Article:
David Chipperfield Architects has beaten 145 architects including Enric Miralles in a competition to extend the San Michele cemetery on an island between Venice and Murano, Italy.
The extraordinary site, which includes a fifteenth-century church and convent, has been in continuous development for over 400 years but, the architect feels, has consequently lost its character as an island. The practice intends to re-establish some physical and tectonic qualities, taking the project forward over two phases: the first will involve the addition of a series of new courtyards, a crematorium and a chapel to the burial grounds of the existing cemetery. In the second phase it will construct a 'new' island with gardens at water level, outside the walls of the existing cemetery. This will both create a relationship between the gardens and the lagoon and provide new views of and from Venice.
The San Michele extension comprises four main elements: the courtyards, buildings, tomb buildings and the gardens.
Courtyards are formed by the wall tombs. Some of them contain gardens, others individual graves, and they develop the spatial organisation of calli, campi and courtyards. The courtyard
Buildings are grouped together to form a suggestion of a settlement, recalling the historic context of San Christoforo della Pace, with service buildings grouped around the small harbour, an area framed by the church and the crematorium, which in turn confront the two main campi.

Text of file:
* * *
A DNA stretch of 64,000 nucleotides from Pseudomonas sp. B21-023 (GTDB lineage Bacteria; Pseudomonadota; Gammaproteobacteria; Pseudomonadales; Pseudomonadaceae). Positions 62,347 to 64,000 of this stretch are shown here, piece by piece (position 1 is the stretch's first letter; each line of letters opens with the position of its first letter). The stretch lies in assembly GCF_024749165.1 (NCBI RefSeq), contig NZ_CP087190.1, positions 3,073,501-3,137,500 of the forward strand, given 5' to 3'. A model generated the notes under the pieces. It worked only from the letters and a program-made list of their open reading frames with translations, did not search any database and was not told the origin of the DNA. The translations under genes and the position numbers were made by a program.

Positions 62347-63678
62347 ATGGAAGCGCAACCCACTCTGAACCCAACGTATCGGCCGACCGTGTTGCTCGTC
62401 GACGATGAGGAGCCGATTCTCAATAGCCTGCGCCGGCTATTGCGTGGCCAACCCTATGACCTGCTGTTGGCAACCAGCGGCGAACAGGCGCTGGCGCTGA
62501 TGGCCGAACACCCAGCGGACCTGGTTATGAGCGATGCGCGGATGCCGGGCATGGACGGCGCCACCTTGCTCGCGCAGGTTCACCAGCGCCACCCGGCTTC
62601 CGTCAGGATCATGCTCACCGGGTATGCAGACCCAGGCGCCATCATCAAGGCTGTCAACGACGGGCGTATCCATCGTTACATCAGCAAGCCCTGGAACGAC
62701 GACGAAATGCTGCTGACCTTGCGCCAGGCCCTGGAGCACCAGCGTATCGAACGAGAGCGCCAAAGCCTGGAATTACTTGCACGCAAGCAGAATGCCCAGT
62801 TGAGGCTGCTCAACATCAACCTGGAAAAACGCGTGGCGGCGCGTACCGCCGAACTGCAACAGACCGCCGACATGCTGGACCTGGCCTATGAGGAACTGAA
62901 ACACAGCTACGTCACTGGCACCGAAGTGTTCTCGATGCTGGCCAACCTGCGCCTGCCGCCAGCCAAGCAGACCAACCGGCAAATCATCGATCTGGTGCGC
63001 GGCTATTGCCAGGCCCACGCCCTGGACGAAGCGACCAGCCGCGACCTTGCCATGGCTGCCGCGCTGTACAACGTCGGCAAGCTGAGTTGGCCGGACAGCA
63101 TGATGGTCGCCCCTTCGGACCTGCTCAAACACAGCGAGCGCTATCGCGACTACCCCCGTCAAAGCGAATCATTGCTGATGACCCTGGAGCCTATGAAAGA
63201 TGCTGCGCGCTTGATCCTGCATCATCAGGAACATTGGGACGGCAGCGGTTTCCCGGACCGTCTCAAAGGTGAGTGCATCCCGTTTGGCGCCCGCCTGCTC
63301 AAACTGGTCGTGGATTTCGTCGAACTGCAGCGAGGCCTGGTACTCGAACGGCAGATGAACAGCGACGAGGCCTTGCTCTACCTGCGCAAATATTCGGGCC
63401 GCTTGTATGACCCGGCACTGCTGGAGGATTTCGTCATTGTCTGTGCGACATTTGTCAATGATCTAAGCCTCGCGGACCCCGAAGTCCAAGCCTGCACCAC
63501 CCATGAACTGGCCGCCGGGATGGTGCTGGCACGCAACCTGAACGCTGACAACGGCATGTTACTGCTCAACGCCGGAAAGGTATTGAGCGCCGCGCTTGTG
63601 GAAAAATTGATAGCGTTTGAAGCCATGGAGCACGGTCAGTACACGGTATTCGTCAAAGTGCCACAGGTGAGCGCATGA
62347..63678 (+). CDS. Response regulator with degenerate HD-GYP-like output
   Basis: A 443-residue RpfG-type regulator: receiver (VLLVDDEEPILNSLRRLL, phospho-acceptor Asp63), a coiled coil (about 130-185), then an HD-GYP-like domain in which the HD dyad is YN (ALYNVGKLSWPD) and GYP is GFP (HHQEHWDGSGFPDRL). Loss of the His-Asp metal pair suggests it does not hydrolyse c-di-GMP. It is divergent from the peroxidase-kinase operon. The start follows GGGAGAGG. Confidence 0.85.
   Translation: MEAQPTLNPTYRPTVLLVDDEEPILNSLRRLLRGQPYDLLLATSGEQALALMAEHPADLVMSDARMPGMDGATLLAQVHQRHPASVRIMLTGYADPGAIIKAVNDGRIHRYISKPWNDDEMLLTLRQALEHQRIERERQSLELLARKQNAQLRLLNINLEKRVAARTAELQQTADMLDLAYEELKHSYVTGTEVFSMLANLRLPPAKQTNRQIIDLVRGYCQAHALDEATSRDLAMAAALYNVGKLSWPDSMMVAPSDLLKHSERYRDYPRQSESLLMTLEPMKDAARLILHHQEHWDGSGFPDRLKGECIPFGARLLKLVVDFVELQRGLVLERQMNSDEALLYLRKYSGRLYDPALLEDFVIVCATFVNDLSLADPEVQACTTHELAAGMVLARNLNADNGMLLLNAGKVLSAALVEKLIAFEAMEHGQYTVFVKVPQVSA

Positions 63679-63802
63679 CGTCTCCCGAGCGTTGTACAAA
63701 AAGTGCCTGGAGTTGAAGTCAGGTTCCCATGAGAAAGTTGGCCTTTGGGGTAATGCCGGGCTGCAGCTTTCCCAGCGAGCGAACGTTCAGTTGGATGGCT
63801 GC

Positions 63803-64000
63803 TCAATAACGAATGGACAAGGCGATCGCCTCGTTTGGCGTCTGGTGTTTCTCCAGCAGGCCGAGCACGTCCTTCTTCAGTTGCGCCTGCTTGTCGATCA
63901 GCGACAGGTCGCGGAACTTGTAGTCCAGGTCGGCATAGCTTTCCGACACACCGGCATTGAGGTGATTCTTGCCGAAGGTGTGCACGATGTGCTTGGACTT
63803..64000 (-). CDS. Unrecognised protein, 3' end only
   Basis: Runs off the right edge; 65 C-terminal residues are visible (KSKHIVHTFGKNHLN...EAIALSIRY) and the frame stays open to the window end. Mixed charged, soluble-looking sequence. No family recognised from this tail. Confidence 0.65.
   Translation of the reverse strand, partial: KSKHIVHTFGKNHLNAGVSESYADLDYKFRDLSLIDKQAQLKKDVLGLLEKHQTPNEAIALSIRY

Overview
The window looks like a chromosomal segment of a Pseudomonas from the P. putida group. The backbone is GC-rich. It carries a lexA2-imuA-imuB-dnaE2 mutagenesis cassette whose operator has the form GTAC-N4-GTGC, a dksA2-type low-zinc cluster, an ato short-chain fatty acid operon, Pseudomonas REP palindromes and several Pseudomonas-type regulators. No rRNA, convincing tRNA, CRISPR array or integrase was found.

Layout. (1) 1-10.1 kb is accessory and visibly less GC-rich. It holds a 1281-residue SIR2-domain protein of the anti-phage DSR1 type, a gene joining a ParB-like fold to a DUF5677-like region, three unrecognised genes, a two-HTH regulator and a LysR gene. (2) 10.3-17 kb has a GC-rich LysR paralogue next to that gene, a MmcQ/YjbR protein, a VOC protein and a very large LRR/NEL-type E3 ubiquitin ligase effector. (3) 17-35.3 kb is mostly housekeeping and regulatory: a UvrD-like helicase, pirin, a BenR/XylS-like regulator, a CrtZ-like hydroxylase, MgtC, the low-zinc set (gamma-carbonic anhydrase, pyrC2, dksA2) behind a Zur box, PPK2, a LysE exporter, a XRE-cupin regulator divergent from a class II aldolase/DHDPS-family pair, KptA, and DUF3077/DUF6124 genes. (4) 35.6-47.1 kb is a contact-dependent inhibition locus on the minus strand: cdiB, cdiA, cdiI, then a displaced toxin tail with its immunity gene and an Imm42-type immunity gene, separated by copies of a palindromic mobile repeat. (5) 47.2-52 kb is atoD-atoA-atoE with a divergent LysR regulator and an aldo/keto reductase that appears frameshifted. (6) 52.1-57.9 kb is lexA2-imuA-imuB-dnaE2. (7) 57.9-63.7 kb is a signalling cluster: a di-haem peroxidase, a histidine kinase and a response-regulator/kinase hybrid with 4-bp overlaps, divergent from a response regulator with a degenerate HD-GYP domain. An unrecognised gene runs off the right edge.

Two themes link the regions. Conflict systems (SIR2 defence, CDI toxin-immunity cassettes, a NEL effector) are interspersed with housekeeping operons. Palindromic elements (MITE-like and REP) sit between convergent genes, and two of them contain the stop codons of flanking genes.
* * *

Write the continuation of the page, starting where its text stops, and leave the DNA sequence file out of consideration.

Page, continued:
Wall tombs and family tombs are organised into enclosures, creating gardens rather than the current random placing of trees and shrubs. The tomb buildings, in the second phase, are built on a strip of land separated from the island by a canal, suggesting it as a new island or 'critique' of the original. Three tomb buildings at the bottom end sit as sculpted blocks around another courtyard. More family tombs are contained in a long linear building stretching up the new strip.
Gardens, at the top and bottom of the plan (right), effectively 'outside' the walls of the cemetery are at water level and provide views from and of the island as well as reinforcing a relationship between the gardens and the lagoon.